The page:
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The U.S. Postal Service, facing a lawsuit from Federal Express Corp. over USPS' Priority Mail campaign, is defending that advertising even as it pulls back on a second effort.

Just days after getting complaints from the Magazine Publishers of America, American Business Press and Newspaper Association of America, the postal service last week pulled several of the most strongly worded of its ads comparing the effectiveness of direct mail with other forms of advertising.

"Research indicates that 46% of the people who watch TV ignore the commercials," said the headline on one of six ads in the series prepared by Wunderman Cato Johnson, New York, intended to get marketers to use direct mail in their media mix. "When you advertise on television, nearly half of the audience ignores your message," copy continued.

Other ads in the series targeted radio, magazines and newspapers as ad media.

"The ads were pretty aggressive and even contentious, and we felt the tone was being misunderstood by our [media] customers," said a postal service spokesman in explaining the decision to pull the ads.

He said the campaign will continue, but with the ads rewritten.


"Our pages are there as a canvas," said Business Week Publisher David Ferm. "I do believe the postal service has a story to tell, and they should tell it . . . But they can also promote direct mail without denigrating other media."

Business Week took ads from the USPS, but Mr. Ferm said "the ad [referring to magazines] that provoked the reaction . . . did not run in Business Week."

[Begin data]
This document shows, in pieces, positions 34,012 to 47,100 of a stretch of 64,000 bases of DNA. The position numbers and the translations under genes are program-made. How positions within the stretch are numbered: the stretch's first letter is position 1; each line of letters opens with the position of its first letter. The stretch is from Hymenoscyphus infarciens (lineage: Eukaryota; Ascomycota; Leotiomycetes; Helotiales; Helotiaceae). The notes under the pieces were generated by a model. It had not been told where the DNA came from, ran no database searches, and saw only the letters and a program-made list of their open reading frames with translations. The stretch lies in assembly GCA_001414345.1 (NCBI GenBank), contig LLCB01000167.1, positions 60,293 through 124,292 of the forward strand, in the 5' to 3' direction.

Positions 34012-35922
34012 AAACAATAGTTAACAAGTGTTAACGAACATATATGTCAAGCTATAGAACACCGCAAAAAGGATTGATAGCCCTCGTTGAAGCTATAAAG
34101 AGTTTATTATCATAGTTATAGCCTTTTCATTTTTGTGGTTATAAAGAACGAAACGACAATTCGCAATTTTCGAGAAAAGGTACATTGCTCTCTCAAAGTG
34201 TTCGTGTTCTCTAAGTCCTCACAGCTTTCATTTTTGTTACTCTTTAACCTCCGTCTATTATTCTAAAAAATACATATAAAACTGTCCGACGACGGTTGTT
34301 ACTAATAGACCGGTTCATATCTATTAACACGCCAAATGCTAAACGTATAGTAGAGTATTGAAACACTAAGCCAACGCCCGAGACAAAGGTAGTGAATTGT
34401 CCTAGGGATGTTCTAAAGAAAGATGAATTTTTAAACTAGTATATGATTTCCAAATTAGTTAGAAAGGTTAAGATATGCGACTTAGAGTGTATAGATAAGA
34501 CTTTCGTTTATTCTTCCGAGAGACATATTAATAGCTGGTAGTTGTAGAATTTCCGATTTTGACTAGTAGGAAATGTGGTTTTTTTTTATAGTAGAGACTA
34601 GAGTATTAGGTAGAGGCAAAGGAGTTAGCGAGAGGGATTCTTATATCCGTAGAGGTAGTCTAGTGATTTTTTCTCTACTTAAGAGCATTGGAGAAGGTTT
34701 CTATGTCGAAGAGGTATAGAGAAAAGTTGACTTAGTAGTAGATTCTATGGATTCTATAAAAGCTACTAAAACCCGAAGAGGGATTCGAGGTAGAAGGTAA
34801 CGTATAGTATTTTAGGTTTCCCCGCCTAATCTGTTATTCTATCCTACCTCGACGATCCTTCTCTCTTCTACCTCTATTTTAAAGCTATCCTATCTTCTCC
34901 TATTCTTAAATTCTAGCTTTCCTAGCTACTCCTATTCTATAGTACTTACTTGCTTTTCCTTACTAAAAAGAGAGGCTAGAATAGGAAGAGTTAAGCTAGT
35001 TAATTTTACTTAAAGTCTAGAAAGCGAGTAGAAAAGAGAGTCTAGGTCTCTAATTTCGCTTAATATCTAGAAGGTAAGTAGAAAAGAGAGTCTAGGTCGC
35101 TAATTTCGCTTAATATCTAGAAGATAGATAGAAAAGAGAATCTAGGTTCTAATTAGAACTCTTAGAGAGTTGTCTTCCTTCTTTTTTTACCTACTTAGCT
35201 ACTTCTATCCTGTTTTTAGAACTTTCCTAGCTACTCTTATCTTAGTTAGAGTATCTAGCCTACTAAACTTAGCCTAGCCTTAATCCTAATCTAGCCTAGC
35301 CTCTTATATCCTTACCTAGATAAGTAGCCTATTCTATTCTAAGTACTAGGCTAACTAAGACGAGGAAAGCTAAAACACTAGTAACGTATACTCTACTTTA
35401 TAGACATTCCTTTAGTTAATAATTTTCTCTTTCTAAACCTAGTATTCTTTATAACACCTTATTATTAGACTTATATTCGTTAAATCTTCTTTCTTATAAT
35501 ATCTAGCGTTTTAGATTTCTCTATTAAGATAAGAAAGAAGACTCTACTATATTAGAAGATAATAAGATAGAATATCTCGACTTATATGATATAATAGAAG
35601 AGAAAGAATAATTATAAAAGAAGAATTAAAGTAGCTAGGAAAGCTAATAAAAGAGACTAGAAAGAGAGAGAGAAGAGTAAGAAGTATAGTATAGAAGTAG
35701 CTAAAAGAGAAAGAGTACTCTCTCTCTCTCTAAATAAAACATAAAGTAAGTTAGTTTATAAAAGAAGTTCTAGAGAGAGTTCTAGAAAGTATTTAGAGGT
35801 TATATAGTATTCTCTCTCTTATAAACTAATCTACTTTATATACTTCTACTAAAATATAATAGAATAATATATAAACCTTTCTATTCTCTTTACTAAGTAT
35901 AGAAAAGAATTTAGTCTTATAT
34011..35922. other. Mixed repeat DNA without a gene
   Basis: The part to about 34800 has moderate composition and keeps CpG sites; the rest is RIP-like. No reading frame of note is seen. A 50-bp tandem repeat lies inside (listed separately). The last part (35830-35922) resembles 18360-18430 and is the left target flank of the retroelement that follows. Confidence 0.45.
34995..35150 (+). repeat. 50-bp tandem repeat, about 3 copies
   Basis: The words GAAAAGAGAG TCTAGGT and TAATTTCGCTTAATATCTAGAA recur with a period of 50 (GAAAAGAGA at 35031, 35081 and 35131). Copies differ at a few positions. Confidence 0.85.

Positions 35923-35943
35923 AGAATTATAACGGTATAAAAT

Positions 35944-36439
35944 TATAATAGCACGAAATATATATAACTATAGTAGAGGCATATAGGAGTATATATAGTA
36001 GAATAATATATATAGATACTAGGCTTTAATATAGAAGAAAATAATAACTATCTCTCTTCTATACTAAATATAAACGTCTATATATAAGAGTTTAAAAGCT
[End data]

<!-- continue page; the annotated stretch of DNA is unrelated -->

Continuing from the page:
While pulling those ads, the postal service displayed no similar intention to alter the much more heavily advertised Priority Mail campaign, which compares the cost of express mailing a package through USPS with the costs of sending through FedEx and United Parcel Service.

The Priority Mail campaign from FCB/Leber Katz Partners is said to have increased revenues from the program by $1 billion.

Postal service Senior VP-Marketing Loren Smith left his post Nov. 1 after acknowledging he failed to fully inform the service's Board of Governors of his shift of $87 million in marketing money to support additional advertising, much of it for Priority Mail.


FedEx last week sued USPS in U.S. District Court in Memphis, Tenn., asking for an injunction preventing the postal service from making price comparisons. The suit also asks that USPS be forced to run corrective advertising.

FedEx argues that while it delivers from site to site in two days, the postal service's two-day claim is based on time from post office to post office, not actual delivery.

The suit also says USPS' ad claims on Saturday surcharge are misleading.

"Our agency had very qualified counsel that reviewed the ads before they were broadcast," the USPS spokesman said. "This issue was raised before with the [TV] networks, and they said, `No, it falls within our parameters."'

The spokesman said USPS hadn't yet seen the suit at press time.

Contributing: Jane Hodges.

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